In the annals of toughness, there aren’t too many instances that can match Miesha Tate’s refusal to give in against Ronda Rousey’s lethal armbar until the last possible moment back in their 2012 bout. But Tate’s opponent this Saturday on the Ultimate Fighter 17 finale card in Las Vegas, Cat Zingano, not only has one that matches Tate’s feat, it surpasses it.
Try 32 hours of labor when giving birth to her now six-year-old son, Braydon.
“Not fun,” she says in the understatement of the century. And while you wouldn’t normally associate such an event with the fight game, Zingano has used it as fuel.
“If you don’t want to quit at least once in every practice, you’re not working hard enough,” said the unbeaten bantamweight, who hasn’t quit yet. Subsequently, she finds herself in a most interesting position for her Octagon debut, which also marks only the second female fight in UFC history. With a win over Tate, she will secure a shot at Rousey’s UFC women’s bantamweight belt, as well as a spot alongside “Rowdy” Ronda as a coach on season 18 of TUF.
Ask Zingano about the dual pots of gold at the end of the rainbow, and she’s one of the rare fighters who sounds even more excited about possibly coaching than the title shot.
“I’ve been coaching and cornering fighters for the last five years, so I know what I have to offer, I know where I can bring fighters to, and I know that I have the mind game, the physical game, and the emotional part all covered for these fighters, and I’m really looking forward to get in their head,” she said. “But that will not happen unless I get through this big fight, and that’s really what I’ve got my focus on right now. I’d love the opportunity, I can’t believe that’s what’s in my hands, and at the end of it I potentially get to fight Rousey, and that’s what I’ve been dying for this entire time. So it’s great. I want to be a world champion, but I’m here to take the steps to get there first.”
Heading into the bout, Tate is the favorite and the better known of the two thanks to her Strikeforce fights and her groundbreaking match with Rousey. But Zingano (formerly Cat Albert) has not dropped out of the sky and into the Octagon. A pro since 2008, the former college wrestler may not have the number of fights that her opponent has, but she certainly has a high skill level and the experience to fight on the sport’s highest stage. It’s just that when you’re a wife and mother, things in your professional life don’t always go according to plan.
“In between the last few fights that I’ve had, I’ve had to take a little bit of time off because being a mom and having a personal life has come first,” said Zingano, who is married to Brazilian Jiu-Jitsu black belt Mauricio Zingano. “And now that my son is getting a little bit older, it’s easier for me to train and easier for me to be able to focus on that and separate the home and work life a little bit more. And now I’m back, I’m strong, my heart and will are bigger than ever, and this is my time. I’m ready to put everything I have into this and I’m able to take care of my family at the same time. So I’ve always been ready for all this. I’ve been around for a while, but I haven’t been able to fully apply myself to getting as many fights as I would like to. When I started, I wanted to fight every couple weekends because I thought it was so fun. (Laughs) But when it came down to it, it’s really not that simple.”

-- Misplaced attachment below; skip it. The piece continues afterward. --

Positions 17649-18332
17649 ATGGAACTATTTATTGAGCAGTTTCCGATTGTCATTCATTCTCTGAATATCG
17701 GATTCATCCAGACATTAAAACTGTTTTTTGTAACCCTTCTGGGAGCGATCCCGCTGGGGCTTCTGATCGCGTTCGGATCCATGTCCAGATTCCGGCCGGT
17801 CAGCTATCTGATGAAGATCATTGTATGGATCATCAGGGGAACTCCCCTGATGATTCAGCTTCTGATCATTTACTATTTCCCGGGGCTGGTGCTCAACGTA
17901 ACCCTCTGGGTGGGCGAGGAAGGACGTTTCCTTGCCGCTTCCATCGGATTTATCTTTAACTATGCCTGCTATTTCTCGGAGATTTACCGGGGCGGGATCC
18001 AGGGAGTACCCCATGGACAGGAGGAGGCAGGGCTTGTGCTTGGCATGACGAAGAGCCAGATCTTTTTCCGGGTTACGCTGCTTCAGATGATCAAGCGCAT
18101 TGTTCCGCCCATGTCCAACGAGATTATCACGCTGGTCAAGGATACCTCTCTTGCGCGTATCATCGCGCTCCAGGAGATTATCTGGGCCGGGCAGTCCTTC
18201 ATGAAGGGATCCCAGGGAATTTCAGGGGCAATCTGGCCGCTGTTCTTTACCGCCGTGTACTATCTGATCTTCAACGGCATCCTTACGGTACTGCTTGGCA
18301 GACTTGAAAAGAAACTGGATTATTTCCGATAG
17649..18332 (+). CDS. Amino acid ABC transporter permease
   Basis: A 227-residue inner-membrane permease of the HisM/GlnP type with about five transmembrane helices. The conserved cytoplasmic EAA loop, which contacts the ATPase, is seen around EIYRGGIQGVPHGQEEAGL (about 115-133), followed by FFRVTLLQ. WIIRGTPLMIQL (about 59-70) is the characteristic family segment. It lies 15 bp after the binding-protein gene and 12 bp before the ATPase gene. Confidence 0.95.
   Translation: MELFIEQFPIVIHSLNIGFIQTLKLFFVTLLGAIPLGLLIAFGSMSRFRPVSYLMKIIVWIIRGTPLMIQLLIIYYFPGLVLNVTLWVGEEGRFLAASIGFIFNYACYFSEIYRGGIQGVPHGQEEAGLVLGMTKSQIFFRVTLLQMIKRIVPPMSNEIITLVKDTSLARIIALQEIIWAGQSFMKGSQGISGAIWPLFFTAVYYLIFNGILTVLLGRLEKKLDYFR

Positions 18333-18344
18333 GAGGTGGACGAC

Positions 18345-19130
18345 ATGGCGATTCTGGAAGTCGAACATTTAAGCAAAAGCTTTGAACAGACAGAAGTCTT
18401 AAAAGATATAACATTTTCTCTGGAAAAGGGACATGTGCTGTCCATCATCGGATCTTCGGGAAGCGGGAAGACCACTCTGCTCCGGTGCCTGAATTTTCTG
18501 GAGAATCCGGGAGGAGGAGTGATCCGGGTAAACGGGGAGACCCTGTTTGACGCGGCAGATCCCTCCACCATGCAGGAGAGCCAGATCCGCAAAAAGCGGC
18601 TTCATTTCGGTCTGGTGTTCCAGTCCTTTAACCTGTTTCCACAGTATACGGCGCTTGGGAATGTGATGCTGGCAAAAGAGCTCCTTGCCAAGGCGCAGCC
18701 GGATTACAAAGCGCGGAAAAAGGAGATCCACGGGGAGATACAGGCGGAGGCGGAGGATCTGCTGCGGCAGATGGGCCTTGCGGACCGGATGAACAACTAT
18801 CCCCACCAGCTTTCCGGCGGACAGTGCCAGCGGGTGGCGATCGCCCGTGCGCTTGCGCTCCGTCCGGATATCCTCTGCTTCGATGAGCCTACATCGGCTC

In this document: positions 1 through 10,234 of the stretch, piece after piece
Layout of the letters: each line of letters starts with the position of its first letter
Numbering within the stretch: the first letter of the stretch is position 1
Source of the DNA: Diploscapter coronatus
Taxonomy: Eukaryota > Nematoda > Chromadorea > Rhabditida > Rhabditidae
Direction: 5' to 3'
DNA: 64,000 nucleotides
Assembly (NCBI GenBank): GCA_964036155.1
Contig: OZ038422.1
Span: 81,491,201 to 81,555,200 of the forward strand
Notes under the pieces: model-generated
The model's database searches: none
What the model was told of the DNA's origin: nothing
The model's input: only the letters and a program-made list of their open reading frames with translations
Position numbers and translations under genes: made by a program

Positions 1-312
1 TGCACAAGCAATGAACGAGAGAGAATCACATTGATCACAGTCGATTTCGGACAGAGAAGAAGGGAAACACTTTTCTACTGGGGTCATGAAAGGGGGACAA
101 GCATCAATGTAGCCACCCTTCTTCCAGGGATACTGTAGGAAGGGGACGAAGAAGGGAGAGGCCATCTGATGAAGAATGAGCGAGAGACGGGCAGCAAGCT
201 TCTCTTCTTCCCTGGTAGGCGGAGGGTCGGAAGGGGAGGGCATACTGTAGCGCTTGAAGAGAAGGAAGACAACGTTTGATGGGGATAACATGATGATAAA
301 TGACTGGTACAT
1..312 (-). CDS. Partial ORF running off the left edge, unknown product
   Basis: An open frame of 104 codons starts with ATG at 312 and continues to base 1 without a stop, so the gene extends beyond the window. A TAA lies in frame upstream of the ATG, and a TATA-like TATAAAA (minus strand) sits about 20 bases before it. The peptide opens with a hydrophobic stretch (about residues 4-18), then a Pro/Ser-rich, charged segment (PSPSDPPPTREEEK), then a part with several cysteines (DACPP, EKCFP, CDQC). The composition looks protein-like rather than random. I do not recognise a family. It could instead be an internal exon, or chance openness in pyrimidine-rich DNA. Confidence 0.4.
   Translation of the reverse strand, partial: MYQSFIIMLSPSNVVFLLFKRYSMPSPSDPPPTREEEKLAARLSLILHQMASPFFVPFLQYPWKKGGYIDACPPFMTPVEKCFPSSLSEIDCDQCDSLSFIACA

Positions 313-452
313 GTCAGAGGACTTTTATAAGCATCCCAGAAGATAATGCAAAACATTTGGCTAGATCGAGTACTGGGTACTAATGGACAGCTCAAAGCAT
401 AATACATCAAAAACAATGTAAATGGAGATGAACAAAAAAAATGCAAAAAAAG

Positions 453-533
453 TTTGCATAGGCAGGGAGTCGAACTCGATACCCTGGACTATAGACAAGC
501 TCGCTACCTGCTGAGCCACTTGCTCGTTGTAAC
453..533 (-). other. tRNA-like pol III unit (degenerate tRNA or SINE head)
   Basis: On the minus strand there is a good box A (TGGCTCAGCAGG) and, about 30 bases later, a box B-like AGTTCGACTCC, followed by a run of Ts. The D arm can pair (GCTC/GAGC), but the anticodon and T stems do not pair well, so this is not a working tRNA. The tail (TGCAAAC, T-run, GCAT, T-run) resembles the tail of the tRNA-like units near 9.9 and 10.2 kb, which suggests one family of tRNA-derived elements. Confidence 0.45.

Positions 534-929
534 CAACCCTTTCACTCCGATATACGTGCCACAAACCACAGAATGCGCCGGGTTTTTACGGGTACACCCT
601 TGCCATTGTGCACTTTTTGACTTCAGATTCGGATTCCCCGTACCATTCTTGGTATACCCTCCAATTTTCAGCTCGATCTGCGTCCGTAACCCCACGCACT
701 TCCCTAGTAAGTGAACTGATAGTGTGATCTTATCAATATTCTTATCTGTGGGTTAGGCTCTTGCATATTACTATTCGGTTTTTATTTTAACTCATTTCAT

Currently 7-0 with three wins by knockout and three by submission, the 30-year-old from Broomfield, Colorado is a finisher, something that should make fight fans who haven’t seen her before quite happy. And if they haven’t seen or heard of her yet, that’s fine with Zingano, who sees Saturday night as an opportunity to make a memorable first impression.
“That’s the cool part because I get to wow people,” she said. “That’s a good feeling to have. I’m very intense, I like getting in there and being explosive and getting things started right off the bat, and I think my style of fighting is something that people have always appreciated immediately, so being the dark horse is a good position to be in. If they don’t know who I am, that’s okay. I have no problem proving myself and I’m excited for the opportunity.”
As for taking on the veteran Tate, a former Strikeforce champion, Zingano is confident that when the bell rings, she will be the one dictating where the fight takes place.
“I’m gonna keep doing what I do,” said Zingano, who owns knockout wins over Carina Damm and Takayo Hashi. “I don’t watch film, I don’t study my opponents; I just go out there and I fight my fight. And I’m so comfortable in that ring that I have good ring control. When it goes to the ground, it’s always because I want it to go to the ground; when it’s standing, it’s because I decided to keep it standing. When they want to grapple, I’m gonna hit; when they want to hit, I’m gonna grapple, and that’s my game plan. I live for the moment and deal with what’s handed to me. I always figure it out, and I plan on continuing to have that ability throughout all this. The stage, the show, the fans, that doesn’t matter because I’m always gonna fight my fight. I know my arsenal and I love my options, so it’s really about being confident, showing up with a good mind, and imposing my will.”
And when the going gets tough, Cat Zingano will get going. Remember, she’s got a track record of toughness.
“Everything good in life so far for me have not come from things being easy, and that’s something that I expect from everything I apply myself to that I care about,” she said. “This is just another dynamic of that.”
Meet Cat Zingano
"The stage, the show, the fans, that doesn’t matter because I’m always gonna fight my fight." - Cat Zingano